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FEATURE: How Brexit inspired Lavenham author's new thriller novel Exit Day




FEATURE - Author and ex National newspaper journalist David Laws....PICTURE: Mecha Morton... .. (3691419)
FEATURE - Author and ex National newspaper journalist David Laws....PICTURE: Mecha Morton... .. (3691419)

Truth, they say, can be stranger than fiction. It would have taken a truly vivid imagination to invent the chaos that has swirled around Britain’s intended exit from the European Union.

But whatever Brexit conspiracy theories you can come up with, thriller writer David Laws is confident he has gone one better.

He is as sure as he can be that in his new novel, Exit Day, fiction will remain stranger than truth. “I pitched my book several stages above what was likely,” he says.

Publication of the political thriller has been timed to coincide with the run-up to Britain’s momentous break with the EU.

David declines to reveal too much of the plot but simmering in the mix are spies, corruption, and treachery ... plus an assassin stalking the Prime Minister.

“Everyone has a conspiracy theory about the manoeuvres over Brexit,” says the journalist and author from Lavenham.

“But this is the conspiracy theory to cap them all ... you’ll never guess this one.

“Of all the undercurrents in the Brexit controversy, this is the one scenario you would never expect.”

The book does not take sides in the in or out debate. “I’m sitting on the fence politically as an observer, not a protagonist,” says David.

“I’m not a particularly political person. I think that helps because, if you are too partisan, I don’t think you can see the wood for the trees.”

But like many, he has watched the unfolding Brexit drama with incredulity. “It’s extraordinary that, after two-and-a-half years, we are in the same stage as when the referendum result was announced, with no preparations for leaving.”

David Laws bookcover (6854703)
David Laws bookcover (6854703)

Whatever the outcome of the real negotiations, he has no fears it will make his book appear out of date.

“I’ve used Brexit as a dramatic backdrop and it works whether the country stays or leaves,” he adds.

He also believes the fantasy world of Exit Day could provide a welcome escape from nerve-racking business of the real Brexit.

“It’s an issue that has divided the country,” says David. “Friends have become enemies. In families, it can get nasty over the breakfast table. We need some relief.”

David has always had a nose for a good story.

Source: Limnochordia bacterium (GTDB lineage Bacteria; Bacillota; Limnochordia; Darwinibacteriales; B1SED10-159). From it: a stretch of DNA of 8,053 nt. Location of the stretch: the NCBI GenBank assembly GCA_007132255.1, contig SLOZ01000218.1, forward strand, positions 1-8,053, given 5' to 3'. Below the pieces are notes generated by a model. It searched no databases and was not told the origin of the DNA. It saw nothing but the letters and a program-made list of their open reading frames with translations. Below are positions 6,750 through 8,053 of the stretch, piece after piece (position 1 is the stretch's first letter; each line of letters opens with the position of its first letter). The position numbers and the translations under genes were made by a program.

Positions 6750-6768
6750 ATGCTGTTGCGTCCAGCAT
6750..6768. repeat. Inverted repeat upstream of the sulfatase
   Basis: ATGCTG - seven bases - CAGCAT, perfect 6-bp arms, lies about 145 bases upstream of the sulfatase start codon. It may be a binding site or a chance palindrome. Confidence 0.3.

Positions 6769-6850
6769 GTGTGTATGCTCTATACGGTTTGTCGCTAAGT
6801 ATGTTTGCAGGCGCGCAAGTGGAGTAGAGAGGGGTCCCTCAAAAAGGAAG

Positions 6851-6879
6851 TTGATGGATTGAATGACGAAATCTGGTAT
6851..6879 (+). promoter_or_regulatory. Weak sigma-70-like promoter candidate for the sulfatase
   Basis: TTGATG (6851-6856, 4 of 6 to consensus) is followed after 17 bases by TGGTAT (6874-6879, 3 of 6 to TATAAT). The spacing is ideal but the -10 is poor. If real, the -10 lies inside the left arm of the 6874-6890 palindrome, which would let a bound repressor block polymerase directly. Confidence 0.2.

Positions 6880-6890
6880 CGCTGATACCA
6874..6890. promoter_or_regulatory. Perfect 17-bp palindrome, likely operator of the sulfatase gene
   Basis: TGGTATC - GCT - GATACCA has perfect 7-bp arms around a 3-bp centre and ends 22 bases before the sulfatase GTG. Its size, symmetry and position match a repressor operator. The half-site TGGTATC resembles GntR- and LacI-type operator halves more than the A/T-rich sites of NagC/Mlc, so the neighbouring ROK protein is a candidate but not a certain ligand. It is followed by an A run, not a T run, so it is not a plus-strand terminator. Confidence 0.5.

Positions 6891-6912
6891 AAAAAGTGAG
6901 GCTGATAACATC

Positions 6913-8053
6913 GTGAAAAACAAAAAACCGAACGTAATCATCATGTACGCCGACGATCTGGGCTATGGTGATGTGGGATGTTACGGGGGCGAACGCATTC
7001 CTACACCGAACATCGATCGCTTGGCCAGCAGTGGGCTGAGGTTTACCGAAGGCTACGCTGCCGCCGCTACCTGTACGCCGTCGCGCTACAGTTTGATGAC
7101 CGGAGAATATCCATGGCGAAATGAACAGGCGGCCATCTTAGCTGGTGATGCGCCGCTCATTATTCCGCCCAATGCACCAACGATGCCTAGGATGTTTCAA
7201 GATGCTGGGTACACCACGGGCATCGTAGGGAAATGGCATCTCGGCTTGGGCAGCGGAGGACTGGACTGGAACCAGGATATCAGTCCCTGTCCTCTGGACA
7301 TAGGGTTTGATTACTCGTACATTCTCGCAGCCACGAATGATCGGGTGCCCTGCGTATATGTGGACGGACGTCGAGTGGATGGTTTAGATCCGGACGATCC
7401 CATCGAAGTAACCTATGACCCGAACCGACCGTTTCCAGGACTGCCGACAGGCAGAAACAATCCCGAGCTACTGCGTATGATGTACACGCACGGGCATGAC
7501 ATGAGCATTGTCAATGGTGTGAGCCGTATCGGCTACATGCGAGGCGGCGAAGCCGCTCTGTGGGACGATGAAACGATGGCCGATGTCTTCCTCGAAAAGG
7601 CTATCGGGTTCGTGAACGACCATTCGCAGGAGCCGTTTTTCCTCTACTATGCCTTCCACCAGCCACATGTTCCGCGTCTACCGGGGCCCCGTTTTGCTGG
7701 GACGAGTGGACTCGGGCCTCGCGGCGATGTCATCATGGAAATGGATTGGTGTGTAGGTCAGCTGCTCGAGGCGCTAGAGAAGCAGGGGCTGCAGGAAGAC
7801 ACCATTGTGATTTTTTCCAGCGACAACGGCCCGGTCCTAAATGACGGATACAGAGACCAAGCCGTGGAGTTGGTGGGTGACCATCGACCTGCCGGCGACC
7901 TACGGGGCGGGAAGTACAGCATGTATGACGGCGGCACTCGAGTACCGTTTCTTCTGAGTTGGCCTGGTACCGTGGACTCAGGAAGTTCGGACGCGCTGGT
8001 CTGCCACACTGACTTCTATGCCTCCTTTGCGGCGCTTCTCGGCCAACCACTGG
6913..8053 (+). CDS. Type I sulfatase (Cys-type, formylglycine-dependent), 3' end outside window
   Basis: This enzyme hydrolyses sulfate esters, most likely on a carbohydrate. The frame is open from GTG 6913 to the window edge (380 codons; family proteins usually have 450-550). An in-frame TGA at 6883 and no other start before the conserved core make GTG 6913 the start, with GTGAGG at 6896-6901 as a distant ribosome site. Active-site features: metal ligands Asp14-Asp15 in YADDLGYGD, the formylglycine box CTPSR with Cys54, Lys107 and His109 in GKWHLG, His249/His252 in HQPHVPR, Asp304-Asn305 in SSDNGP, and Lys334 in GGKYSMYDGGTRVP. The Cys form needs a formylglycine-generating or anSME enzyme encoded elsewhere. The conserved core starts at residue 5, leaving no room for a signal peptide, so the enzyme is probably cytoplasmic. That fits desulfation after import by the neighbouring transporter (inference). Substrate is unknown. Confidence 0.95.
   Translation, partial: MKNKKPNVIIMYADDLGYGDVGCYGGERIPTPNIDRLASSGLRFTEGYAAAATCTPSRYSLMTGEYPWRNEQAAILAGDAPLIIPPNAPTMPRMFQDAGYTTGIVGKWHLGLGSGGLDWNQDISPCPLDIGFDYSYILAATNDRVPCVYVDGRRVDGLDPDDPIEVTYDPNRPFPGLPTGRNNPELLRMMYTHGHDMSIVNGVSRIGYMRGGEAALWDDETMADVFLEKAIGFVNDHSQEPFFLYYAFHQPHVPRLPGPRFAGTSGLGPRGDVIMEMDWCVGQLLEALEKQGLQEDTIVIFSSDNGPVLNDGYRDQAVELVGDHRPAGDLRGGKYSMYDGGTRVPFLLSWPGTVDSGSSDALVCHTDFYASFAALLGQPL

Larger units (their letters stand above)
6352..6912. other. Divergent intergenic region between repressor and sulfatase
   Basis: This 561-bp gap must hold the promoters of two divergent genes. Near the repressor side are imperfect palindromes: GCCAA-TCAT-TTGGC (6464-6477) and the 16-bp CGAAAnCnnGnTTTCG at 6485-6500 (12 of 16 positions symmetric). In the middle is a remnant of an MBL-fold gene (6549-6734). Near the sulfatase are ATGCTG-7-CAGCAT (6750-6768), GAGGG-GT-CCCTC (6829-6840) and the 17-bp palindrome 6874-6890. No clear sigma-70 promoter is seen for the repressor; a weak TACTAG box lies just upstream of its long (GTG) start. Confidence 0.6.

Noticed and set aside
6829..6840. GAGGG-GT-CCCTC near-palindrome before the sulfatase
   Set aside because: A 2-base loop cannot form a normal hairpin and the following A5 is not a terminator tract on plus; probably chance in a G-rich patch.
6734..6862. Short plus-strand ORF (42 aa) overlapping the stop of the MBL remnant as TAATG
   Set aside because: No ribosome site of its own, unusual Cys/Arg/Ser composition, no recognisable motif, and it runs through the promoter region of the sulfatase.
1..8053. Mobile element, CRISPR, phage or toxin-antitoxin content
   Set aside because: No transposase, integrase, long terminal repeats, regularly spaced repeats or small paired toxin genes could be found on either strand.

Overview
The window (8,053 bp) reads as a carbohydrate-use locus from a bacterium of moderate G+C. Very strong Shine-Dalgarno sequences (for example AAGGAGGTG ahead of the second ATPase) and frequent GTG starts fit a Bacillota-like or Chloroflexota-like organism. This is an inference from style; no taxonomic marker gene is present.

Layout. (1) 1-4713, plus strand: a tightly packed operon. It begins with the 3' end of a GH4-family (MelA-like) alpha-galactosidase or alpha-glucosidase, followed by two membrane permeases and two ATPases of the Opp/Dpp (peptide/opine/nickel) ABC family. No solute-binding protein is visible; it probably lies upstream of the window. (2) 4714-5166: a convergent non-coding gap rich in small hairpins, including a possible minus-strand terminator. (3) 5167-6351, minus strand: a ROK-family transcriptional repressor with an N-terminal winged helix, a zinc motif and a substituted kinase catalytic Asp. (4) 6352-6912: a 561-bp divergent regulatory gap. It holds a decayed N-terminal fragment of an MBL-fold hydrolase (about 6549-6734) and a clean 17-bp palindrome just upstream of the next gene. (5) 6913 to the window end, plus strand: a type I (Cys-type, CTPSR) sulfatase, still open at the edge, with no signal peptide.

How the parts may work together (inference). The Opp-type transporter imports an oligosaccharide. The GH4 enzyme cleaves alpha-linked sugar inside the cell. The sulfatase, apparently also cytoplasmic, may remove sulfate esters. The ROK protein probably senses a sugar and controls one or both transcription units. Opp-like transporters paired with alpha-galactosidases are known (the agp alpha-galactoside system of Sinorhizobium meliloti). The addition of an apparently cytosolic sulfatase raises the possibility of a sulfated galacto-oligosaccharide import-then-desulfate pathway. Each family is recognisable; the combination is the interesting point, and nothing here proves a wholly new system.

Journalism is his lifelong career and, from the time he read a novel about a reporter, he never wanted to do anything else.

By age 12, he was writing his own magazine and selling it to schoolmates.

He has worked for national newspapers for 50 years and now does sub-editing shifts for the Sunday Express.

“As a journalist, Brexit tops anything else for controversy – it dwarfs everything else, although there was also quite a lot of controversy when we joined in the first place,” he says.

“It occurred to me this was a fertile subject for a thriller and I had the germ of an idea already.

“I started writing it 18 months ago but the idea gestates in your head and, before that, I was making a lot of notes and getting the structure.”

Exit Day is David’s second novel. The first, Munich, also had its roots in a controversial historic event – the signing of the Munich Agreement with Hitler before the Second World War.

Both books involved extensive research, including visiting places featured to soak up the atmosphere.

For Munich, he managed to get inside the grim-looking building, now a music school, where Hitler met British Prime Minister Neville Chamberlain and other European leaders.

The room where the infamous document was signed had barely changed since 1938.

With Exit Day, meticulous groundwork was key, and not just investigating venues.

Harry Topp, the hero of Exit Day, flies a vintage biplane which plays a crucial part in the action.

So, to get a true feel for the situation, gliding enthusiast David got some hands-on powered flight experience in a Tiger Moth and a Jodel light aircraft.

David Laws in Tiger Moth (6854705)
David Laws in Tiger Moth (6854705)

Harry is a journalist. “Someone asked if he’s me ... he isn’t,” says the author. “He’s a complete fantasy figure. You need someone to unravel the mystery and that has to be either a detective or some other kind of investigator.”

Setting part of his stories in Suffolk is important to him. Main character Harry lives in Bury and the action begins when his flat in Cannon Street is burgled.

Then an ex-girlfriend turns up with a toxic gift – a list of secret agents with fingers deep in the Brexit pie.

The first shock is to find one of his friends on the list and, from then on, he is drawn into a web of spies, traitors and fanatics.

David’s legwork also took him to Cambridge and London. “I had great fun doing the research in London, walking the pavements and visiting the places involved in the story,” he adds.

“Then I had to work hard creating my characters. Working on a book is thoroughly enjoyable. I’d say it needs a great deal of perspiration and a little inspiration.”



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